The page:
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2006-UP-166 - Sweeney v. Sweeney

THIS OPINION HAS NO PRECEDENTIAL VALUE.  IT SHOULD NOT BE CITED OR RELIED ON AS 
PRECEDENT IN ANY PROCEEDING EXCEPT AS PROVIDED BY RULE 239(d)(2), SCACR.

THE STATE OF SOUTH CAROLINA
In The Court of Appeals

John J. Sweeney, Appellant,

v.

Doris M. Sweeney, Respondent.


Appeal From Greenville County
 Stephen S. Bartlett, Family Court Judge


Unpublished Opinion No. 2006-UP-166 
Submitted February 1, 2006 – Filed March 20, 2006


AFFIRMED


Catherine E. Fairey and O. Doyle Martin, of Greenville, for Appellant.

Robert M. Rosenfeld, of Greenville, for Respondent.

PER CURIAM:  John Sweeney (Husband) appeals the family court’s order, arguing the family court abused its discretion by failing to terminate his alimony obligation to Doris Sweeney (Wife) and in requiring him to take a $200 monthly credit toward his overpayment of alimony.  We affirm.[1] 

FACTS

Husband and Wife were divorced in 1976.  The parties entered into a separation agreement, incorporated into the divorce order, which provided that Husband pay permanent, periodic alimony in the amount of $1000 per month and provide heath insurance for Wife. 

In 1982, Wife petitioned for an increase in alimony, and the court ordered Husband to pay $1400 per month and continue to provide Wife with health insurance.  In 1996, Wife again petitioned for an increase in alimony.  At that time, Husband lived in a house valued at $700,000 and had assets worth $523,081.  The family court found in favor of Wife and increased her alimony to $1700 per month.  The family court also provided that when Wife became eligible for Medicare, she was to obtain coverage and Husband would reimburse her for the cost of her Medicare insurance premium and supplement instead of providing private health insurance coverage.  After Wife obtained health insurance through Medicare, the amount Husband was required to pay to continue Wife’s health coverage was reduced from $542 to $197.60.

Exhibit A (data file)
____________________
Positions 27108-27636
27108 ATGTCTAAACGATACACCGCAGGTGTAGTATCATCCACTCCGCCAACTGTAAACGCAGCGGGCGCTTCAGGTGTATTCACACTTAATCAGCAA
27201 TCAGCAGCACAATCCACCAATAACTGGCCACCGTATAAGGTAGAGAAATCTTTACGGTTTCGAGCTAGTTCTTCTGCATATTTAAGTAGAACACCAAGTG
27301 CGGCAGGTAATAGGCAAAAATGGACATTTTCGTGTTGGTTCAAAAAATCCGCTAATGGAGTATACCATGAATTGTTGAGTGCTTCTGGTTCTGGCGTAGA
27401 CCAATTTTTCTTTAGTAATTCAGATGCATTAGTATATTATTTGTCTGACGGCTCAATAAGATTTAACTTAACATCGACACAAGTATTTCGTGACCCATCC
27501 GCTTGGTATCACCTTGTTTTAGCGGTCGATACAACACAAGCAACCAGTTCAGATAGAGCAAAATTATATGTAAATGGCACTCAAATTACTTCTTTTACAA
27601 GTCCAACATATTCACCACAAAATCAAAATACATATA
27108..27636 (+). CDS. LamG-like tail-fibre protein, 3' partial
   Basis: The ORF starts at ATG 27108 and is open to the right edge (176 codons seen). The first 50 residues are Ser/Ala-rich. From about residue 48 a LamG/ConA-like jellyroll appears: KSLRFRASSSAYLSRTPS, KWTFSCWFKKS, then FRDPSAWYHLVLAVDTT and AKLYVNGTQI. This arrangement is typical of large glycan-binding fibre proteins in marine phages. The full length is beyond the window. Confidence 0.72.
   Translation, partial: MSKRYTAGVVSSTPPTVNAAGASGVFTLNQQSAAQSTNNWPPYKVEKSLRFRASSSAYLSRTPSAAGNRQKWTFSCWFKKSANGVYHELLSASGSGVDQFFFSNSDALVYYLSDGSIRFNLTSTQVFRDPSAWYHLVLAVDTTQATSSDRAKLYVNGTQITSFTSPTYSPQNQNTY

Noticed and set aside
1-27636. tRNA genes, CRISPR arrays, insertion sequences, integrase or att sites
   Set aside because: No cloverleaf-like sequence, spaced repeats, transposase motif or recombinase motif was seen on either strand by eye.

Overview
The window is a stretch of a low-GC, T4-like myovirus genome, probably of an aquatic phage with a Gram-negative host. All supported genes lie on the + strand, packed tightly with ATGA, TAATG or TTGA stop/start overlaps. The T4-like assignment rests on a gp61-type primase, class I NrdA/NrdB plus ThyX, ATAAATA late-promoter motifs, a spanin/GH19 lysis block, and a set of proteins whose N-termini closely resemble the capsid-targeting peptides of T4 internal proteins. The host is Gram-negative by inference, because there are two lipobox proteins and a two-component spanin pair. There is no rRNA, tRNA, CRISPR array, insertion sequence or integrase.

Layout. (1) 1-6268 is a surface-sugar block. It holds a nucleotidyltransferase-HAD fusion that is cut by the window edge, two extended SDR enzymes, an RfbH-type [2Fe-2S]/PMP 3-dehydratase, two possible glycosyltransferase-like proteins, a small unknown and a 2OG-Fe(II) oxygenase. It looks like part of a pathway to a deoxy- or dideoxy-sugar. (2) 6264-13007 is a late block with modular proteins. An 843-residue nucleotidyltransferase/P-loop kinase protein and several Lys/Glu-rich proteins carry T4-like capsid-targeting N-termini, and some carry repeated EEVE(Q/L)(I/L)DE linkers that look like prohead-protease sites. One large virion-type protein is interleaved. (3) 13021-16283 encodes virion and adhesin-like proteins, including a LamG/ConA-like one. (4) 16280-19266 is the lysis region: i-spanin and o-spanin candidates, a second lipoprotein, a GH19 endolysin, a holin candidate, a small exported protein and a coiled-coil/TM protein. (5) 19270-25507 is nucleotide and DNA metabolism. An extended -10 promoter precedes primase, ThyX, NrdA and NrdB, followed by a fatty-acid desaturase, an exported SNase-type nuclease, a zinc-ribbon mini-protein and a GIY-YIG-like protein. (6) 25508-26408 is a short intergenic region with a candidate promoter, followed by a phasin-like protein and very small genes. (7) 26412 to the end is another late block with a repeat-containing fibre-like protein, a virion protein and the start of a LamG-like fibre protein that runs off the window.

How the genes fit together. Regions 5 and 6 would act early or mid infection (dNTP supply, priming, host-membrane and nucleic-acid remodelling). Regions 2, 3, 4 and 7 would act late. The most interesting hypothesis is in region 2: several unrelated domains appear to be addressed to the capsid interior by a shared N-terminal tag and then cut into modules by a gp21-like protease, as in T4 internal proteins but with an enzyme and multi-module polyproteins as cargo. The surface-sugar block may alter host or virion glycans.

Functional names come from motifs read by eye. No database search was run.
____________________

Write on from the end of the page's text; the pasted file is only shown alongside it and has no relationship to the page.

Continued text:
On February 21, 2003, Husband filed the current action, seeking a termination or reduction of his alimony obligation to Wife.  After a hearing on September 7, 2004, the family court issued an order finding there had been a substantial change in circumstances warranting a reduction in alimony.  The family court reduced Husband’s alimony obligation to $1000 per month effective to the date of filing. 

Thereafter, Wife filed a Rule 59(e), SCRCP motion requesting a ruling from the court regarding whether Husband had a continuing obligation to pay for her Medicare supplement and to specify the mechanics of how Husband was to receive credit for the overpayment of alimony.  The family court ordered Husband to continue to pay for the Medicare supplement as previously ordered and provided that Husband is entitled to a monthly $200 credit toward his alimony payment until the total overpayment resulting from the retroactivity provision of the final order is paid in full.  Husband appeals.

LAW/ANALYSIS

Husband argues the family court erred in failing to terminate his alimony obligation to Wife.  Husband contends his alimony obligation requires him to liquidate his retirement savings, which constitutes an impermissible continuing division of assets.  We disagree. 

In appeals from family courts, we have jurisdiction to find the facts in accordance with our own view of the preponderance of the evidence.  Bannen v. Bannen, 286 S.C. 24, 26, 331 S.E.2d 379, 380 (Ct. App. 1985) (citations omitted).  Questions regarding alimony rest with the sound discretion of the trial judge, whose conclusion will not be disturbed absent a showing of abuse of discretion.  Id.

We note that the family court reduced Husband’s alimony obligation by $700 per month based on changed circumstances, and Wife has not challenged this ruling.  Therefore, we are left to consider whether the family court abused its discretion in failing to terminate alimony.  We conclude that the evidence does not justify a complete termination of all alimony support.